A week or two ago, I wrote a post about muses and referred to a particular photograph, long lost, that had inspired me:
It was a photo I clipped from a magazine. I think it was from the early 1960s, black and white, and depicted a woman at a party, seen only from behind, the back of her head, shoulders, wasp waist. The black dress she wore had, if I recall, a dramatic “V” in back and you felt you were behind her, walking into a lively scene that she somehow owned. You felt her hectic power.
Last night, during a purgative and highly unpleasant process of getting rid of old files and ephemera accumulated during the last 15 years or so, I found the photo. Here it is:
This was an alarming discovery. Yes, it is a black and white photo of a woman, from behind. But aside from those facts, I had completely misremembered it. It’s not a party, there’s no plunging V, she doesn’t seem to “own the scene.” And I didn’t remember the man at all. And when I look at it now, it seems like a rather sad domestic moment, a hectoring woman and a put-upon fellow, maybe?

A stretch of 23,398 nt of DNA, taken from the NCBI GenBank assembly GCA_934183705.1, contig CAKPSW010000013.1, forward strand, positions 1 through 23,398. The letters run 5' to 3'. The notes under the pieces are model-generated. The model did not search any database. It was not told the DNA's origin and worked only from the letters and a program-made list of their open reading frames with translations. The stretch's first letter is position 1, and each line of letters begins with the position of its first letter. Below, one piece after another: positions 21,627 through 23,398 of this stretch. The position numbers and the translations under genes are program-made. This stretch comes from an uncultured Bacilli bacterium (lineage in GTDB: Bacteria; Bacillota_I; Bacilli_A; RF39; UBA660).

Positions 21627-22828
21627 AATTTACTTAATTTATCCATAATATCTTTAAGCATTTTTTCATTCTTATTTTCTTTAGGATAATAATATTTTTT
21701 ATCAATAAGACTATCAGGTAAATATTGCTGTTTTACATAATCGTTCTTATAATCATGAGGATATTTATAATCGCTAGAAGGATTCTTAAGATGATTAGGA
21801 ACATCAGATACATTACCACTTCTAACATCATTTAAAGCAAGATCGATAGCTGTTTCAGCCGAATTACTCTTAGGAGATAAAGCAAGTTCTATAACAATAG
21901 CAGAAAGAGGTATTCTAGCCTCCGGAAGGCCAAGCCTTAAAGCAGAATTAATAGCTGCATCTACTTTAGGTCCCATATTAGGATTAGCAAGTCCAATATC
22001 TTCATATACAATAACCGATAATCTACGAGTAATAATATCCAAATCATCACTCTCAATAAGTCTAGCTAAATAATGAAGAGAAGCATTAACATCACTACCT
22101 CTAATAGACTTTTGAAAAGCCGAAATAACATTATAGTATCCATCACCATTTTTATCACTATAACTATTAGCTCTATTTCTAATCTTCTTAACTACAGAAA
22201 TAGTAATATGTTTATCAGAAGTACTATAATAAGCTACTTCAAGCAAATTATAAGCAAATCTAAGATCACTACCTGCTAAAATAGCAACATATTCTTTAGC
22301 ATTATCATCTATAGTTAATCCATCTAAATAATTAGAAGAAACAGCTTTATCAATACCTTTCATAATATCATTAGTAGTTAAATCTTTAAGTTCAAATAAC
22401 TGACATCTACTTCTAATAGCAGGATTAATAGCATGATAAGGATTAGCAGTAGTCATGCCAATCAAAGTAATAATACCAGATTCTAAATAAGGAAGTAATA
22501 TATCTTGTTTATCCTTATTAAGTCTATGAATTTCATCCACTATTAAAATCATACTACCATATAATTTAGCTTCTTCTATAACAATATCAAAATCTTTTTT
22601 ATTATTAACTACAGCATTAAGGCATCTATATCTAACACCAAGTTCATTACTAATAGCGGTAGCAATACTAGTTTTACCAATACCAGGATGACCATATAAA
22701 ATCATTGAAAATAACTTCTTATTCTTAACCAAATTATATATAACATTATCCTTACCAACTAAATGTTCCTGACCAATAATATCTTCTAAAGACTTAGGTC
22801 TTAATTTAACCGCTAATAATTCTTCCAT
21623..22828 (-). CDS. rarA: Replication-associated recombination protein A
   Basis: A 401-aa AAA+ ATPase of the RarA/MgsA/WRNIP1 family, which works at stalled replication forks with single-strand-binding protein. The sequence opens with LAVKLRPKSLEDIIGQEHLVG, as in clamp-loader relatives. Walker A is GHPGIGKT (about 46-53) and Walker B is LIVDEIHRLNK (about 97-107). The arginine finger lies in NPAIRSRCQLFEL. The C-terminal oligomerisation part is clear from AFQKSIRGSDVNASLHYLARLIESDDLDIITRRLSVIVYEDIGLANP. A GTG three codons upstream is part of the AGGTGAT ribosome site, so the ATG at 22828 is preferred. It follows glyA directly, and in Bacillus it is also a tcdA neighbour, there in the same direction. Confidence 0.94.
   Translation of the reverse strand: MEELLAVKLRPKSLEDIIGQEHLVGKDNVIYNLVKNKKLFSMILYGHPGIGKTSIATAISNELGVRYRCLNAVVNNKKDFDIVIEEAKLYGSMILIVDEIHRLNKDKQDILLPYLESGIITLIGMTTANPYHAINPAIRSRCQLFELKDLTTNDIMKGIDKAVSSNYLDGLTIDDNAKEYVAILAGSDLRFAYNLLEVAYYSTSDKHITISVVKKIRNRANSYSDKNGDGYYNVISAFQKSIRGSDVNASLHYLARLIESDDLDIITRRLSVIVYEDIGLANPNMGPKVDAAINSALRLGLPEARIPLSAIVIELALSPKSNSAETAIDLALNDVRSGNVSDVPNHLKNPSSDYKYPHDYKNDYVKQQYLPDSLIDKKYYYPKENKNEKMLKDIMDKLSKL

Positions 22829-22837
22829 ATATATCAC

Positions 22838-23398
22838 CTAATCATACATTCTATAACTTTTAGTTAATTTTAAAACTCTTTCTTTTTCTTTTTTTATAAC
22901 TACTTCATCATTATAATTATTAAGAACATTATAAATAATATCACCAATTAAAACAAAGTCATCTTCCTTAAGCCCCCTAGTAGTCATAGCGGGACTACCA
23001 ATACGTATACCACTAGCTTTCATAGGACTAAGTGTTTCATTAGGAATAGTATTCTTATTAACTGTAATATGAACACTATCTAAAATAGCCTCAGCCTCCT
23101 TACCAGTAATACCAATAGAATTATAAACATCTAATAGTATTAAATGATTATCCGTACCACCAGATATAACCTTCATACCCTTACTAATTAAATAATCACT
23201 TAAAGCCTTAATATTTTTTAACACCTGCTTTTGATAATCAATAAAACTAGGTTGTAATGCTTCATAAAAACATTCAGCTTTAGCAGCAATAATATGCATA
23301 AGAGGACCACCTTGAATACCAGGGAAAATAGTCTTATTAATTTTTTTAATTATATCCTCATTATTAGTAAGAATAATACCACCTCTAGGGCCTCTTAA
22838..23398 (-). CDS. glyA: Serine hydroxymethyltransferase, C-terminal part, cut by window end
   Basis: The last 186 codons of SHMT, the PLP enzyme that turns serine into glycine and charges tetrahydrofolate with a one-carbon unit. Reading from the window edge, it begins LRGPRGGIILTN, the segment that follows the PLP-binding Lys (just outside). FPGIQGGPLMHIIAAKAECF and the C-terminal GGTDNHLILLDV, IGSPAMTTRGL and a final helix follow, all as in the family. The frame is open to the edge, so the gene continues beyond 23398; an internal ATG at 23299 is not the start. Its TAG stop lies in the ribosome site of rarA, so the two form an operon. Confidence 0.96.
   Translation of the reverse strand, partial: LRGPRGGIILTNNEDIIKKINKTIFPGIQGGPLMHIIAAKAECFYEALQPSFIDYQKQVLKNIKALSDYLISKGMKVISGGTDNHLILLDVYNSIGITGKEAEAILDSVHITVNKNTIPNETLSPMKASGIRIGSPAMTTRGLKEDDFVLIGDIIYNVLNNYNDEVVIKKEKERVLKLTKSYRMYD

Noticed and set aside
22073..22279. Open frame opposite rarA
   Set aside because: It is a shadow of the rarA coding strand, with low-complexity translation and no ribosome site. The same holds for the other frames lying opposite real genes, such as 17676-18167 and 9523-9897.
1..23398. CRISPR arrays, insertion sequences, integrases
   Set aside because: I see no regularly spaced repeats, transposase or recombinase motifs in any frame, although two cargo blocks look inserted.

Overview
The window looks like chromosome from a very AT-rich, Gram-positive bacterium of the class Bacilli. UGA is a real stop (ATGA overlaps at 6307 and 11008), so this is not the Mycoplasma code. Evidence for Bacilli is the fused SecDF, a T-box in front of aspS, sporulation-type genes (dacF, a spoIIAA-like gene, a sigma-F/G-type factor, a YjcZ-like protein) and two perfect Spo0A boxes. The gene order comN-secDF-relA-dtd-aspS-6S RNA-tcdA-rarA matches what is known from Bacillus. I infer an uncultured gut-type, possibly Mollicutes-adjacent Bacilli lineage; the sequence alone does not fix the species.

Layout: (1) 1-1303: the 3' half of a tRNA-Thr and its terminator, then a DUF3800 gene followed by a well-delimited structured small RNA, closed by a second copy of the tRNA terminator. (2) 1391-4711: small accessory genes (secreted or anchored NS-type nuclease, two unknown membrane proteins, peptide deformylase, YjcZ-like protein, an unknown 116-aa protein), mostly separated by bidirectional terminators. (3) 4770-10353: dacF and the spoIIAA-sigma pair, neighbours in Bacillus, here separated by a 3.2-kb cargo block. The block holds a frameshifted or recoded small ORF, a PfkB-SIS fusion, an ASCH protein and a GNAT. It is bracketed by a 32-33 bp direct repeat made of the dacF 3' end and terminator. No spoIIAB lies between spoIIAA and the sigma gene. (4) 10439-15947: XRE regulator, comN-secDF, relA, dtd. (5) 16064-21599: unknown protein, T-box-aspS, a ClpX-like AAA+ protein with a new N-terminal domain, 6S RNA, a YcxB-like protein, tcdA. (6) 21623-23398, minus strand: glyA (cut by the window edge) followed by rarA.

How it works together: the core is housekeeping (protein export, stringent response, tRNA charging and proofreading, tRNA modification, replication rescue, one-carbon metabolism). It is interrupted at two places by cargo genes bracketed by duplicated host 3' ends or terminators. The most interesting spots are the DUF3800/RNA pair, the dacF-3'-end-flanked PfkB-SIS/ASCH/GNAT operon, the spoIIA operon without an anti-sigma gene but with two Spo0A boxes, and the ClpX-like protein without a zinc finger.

I have long been fascinated by the way memory distorts, rewrites—is in fact a kind of art in and of itself. But I’ve never seen it in myself in such plain terms. When I found the picture, I almost didn’t believe it could be the same one that propelled my first novel. And I wonder now at the power of one’s memory to make what one wants or needs from one’s experiences. (That, of course, is the kind of rabbit hole one might do best to avoid when digging through one’s past!)
But gosh, I’d even remembered her, with feverish intensity, as a brunette.